Afterworlds by Scott Westerfeld (Simon Pulse)
Darcy Patel has put college on hold to publish her teen novel, Afterworlds. With a contract in hand, she arrives in New York City with no apartment, no friends, and all the wrong clothes. But lucky for Darcy, she’s taken under the wings of other seasoned and fledgling writers who help her navigate the city and the world of writing and publishing. Over the course of a year, Darcy finishes her book, faces critique, and falls in love.
Woven into Darcy’s personal story is her novel, Afterworlds, a suspenseful thriller about a teen who slips into the “Afterworld” to survive a terrorist attack. The Afterworld is a place between the living and the dead, and where many unsolved—and terrifying—stories need to be reconciled. Like Darcy, Lizzie too falls in love…until a new threat resurfaces, and her special gifts may not be enough to protect those she cares about most.
Rooms by Lauren Oliver (Ecco)
Wealthy Richard Walker has just died, leaving behind his country house full of rooms packed with the detritus of a lifetime. His estranged family—bitter ex-wife Caroline, troubled teenage son Trenton, and unforgiving daughter Minna—have arrived for their inheritance.
But the Walkers are not alone. Prim Alice and the cynical Sandra, long dead former residents bound to the house, linger within its claustrophobic walls. Jostling for space, memory, and supremacy, they observe the family, trading barbs and reminiscences about their past lives. Though their voices cannot be heard, Alice and Sandra speak through the house itself—in the hiss of the radiator, a creak in the stairs, the dimming of a light bulb.
The living and dead are each haunted by painful truths that will soon surface with explosive force. When a new ghost appears, and Trenton begins to communicate with her, the spirit and human worlds collide—with cataclysmic results.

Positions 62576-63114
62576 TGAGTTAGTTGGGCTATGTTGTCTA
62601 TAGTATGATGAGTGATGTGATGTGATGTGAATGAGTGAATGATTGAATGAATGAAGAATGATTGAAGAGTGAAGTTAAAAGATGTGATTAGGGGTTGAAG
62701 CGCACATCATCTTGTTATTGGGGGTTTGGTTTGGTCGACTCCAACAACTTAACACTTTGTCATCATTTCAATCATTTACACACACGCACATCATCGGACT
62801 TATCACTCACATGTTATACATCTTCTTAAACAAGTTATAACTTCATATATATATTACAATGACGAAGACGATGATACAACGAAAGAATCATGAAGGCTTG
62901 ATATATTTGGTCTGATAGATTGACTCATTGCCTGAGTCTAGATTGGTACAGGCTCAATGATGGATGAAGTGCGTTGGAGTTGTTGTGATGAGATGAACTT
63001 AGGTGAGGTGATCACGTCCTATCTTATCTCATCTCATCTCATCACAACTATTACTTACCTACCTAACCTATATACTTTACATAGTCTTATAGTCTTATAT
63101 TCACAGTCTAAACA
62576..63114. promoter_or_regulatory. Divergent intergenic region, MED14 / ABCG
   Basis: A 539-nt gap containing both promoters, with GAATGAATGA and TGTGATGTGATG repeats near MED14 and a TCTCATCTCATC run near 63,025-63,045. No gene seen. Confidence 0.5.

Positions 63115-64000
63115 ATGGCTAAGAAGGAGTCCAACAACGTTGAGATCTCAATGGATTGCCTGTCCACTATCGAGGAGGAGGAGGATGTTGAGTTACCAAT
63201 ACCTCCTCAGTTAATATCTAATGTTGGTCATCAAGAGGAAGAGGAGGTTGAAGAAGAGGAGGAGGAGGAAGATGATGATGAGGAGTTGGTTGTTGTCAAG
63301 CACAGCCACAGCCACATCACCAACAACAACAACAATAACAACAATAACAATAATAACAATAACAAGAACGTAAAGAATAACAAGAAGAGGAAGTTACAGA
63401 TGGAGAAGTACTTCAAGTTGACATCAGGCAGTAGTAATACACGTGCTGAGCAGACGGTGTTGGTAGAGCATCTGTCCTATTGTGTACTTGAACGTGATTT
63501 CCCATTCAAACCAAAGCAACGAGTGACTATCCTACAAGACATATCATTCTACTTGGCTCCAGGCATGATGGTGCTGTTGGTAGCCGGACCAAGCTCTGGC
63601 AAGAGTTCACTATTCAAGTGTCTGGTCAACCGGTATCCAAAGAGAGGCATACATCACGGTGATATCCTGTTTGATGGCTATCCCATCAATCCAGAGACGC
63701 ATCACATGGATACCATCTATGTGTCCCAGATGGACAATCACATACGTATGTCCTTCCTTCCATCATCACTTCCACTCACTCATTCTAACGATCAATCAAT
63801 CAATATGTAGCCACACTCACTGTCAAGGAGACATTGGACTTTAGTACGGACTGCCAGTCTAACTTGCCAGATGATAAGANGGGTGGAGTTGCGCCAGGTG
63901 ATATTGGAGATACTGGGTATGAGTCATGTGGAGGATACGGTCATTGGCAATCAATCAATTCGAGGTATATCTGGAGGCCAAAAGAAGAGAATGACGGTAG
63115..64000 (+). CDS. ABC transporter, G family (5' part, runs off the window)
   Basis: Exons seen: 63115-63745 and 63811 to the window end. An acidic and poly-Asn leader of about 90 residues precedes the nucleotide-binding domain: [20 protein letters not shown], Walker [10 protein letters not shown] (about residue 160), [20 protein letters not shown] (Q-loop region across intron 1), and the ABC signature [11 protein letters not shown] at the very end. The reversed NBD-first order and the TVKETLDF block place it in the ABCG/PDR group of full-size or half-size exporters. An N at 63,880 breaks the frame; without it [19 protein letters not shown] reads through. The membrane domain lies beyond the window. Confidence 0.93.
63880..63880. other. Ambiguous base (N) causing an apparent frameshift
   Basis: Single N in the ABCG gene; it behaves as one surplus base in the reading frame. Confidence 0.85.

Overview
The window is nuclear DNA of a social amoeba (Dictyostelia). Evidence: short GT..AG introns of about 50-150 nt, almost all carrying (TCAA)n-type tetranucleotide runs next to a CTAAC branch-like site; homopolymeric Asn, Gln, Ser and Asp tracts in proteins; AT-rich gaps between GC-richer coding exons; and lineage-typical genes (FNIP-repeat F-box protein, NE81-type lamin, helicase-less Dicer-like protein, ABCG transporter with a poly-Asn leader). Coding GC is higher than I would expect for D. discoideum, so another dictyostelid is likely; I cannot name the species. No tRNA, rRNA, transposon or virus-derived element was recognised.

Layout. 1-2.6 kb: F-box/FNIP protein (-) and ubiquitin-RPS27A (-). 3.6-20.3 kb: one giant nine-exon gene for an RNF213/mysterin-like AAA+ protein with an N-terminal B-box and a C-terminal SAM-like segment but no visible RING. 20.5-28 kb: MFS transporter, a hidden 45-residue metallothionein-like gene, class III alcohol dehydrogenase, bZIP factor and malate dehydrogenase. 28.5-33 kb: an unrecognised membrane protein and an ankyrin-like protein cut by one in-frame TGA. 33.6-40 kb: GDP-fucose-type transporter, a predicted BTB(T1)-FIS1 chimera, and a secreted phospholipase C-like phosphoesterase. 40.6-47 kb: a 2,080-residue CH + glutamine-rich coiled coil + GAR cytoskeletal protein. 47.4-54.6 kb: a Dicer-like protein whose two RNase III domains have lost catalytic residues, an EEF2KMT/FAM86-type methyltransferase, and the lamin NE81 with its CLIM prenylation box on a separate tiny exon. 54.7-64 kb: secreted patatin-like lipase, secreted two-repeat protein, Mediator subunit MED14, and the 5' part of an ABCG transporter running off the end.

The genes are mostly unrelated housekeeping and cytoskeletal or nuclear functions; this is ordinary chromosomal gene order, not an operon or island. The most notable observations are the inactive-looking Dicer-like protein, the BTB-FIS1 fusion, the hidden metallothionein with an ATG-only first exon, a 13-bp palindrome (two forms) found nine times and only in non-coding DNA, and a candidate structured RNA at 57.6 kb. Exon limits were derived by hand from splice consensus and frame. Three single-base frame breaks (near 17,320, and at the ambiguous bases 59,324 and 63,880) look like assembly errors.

Elegantly constructed and brilliantly paced, Rooms is an enticing and imaginative ghost story and a searing family drama that is as haunting as it is resonant.
How to Build a Girl by Caitlin Moran (Harper)
What do you do in your teenage years when you realize what your parents taught you wasn’t enough? You must go out and find books and poetry and pop songs and bad heroes—and build yourself.
It’s 1990. Johanna Morrigan, fourteen, has shamed herself so badly on local TV that she decides that there’s no point in being Johanna anymore and reinvents herself as Dolly Wilde—fast-talking, hard-drinking Gothic hero and full-time Lady Sex Adventurer. She will save her poverty-stricken Bohemian family by becoming a writer—like Jo in Little Women, or the Bröntes—but without the dying young bit.
By sixteen, she’s smoking cigarettes, getting drunk and working for a music paper. She’s writing pornographic letters to rock-stars, having all the kinds of sex with all kinds of men, and eviscerating bands in reviews of 600 words or less.
But what happens when Johanna realizes she’s built Dolly with a fatal flaw? Is a box full of records, a wall full of posters, and a head full of paperbacks, enough to build a girl after all?
A Slip of the Keyboard: Collected Nonfiction by Terry Pratchett (Doubleday)
A Slip of the Keyboard is the first collection of Pratchett’s nonfiction work, and it brings together the finest examples of his extraordinary wit and his persuasive prose. Whether in short opinion pieces (on death and taxes), or in long essays, speeches, and interviews (covering a range of topics from mushrooms to orangutans), this collection is a fascinating look inside an extraordinary writer’s mind. It includes his remarks at science-fiction and fantasy conventions, his thoughts on the importance of banana daiquiris on book tours, his observations on fan mail, and his belief that an author is obligated to sign anything a fan puts in front of him (especially if it is very sharp). He also writes about the books that shaped his love of language and legends, not to mention his entrance into science-fiction fandom when he attended his first sci-fi convention as a teenager.
Filled with all the humor and humanity that have made his novels so enduringly popular, this collection brings Pratchett out from behind the scenes of Discworld to speak for himself—man and boy, bibliophile and computer geek; a champion of hats, orangutans, and Dignity in Dying.
With a foreword by Pratchett’s close friend and Good Omens coauthor Neil Gaiman to lead off, A Slip of the Keyboard is a must-have for any Pratchett fan.
Bitter Greens by Kate Forsythe (Thomas Dunne Books)